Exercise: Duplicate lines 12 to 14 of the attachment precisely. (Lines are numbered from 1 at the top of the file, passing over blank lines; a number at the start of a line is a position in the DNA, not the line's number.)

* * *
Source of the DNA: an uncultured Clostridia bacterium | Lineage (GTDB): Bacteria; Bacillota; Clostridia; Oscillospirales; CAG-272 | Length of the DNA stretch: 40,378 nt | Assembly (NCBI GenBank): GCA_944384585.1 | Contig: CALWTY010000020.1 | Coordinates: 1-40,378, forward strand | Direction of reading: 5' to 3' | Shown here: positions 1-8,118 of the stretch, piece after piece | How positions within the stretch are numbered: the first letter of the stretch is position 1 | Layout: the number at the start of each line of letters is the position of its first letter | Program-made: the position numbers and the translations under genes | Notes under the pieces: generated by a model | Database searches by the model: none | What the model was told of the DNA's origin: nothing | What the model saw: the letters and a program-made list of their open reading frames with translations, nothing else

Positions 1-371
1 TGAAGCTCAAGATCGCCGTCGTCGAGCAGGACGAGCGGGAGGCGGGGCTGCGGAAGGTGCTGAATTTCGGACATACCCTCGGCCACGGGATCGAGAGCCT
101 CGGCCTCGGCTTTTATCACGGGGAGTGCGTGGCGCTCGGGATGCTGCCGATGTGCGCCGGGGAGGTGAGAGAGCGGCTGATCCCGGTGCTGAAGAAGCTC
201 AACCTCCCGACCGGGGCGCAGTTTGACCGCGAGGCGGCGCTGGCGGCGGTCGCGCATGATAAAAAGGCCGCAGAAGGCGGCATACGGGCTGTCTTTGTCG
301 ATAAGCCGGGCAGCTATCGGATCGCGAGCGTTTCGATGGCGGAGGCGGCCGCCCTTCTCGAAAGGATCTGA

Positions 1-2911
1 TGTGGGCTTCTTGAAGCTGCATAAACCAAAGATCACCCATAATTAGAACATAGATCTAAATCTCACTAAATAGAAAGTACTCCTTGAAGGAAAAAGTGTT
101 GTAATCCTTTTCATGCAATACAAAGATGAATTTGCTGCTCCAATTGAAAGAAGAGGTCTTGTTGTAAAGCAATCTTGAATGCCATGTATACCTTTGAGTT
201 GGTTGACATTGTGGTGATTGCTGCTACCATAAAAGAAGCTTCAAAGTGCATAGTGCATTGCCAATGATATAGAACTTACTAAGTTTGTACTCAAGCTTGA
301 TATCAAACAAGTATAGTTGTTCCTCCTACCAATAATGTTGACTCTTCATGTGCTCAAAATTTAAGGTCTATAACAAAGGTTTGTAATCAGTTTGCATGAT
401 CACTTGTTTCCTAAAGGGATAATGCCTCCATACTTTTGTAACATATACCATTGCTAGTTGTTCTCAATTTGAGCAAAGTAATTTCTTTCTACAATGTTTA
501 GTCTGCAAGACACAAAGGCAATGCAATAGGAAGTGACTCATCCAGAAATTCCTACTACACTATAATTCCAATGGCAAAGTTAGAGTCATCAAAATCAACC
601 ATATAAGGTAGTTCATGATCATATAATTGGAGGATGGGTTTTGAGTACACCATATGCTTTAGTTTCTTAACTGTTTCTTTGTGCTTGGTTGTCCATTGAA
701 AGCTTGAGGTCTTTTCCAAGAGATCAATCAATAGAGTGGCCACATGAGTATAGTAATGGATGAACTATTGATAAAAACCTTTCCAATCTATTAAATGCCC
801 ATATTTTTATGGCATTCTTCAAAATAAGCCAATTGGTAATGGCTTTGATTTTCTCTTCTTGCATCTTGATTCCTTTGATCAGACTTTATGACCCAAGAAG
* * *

401 CACTTGTTTCCTAAAGGGATAATGCCTCCATACTTTTGTAACATATACCATTGCTAGTTGTTCTCAATTTGAGCAAAGTAATTTCTTTCTACAATGTTTA
501 GTCTGCAAGACACAAAGGCAATGCAATAGGAAGTGACTCATCCAGAAATTCCTACTACACTATAATTCCAATGGCAAAGTTAGAGTCATCAAAATCAACC
601 ATATAAGGTAGTTCATGATCATATAATTGGAGGATGGGTTTTGAGTACACCATATGCTTTAGTTTCTTAACTGTTTCTTTGTGCTTGGTTGTCCATTGAA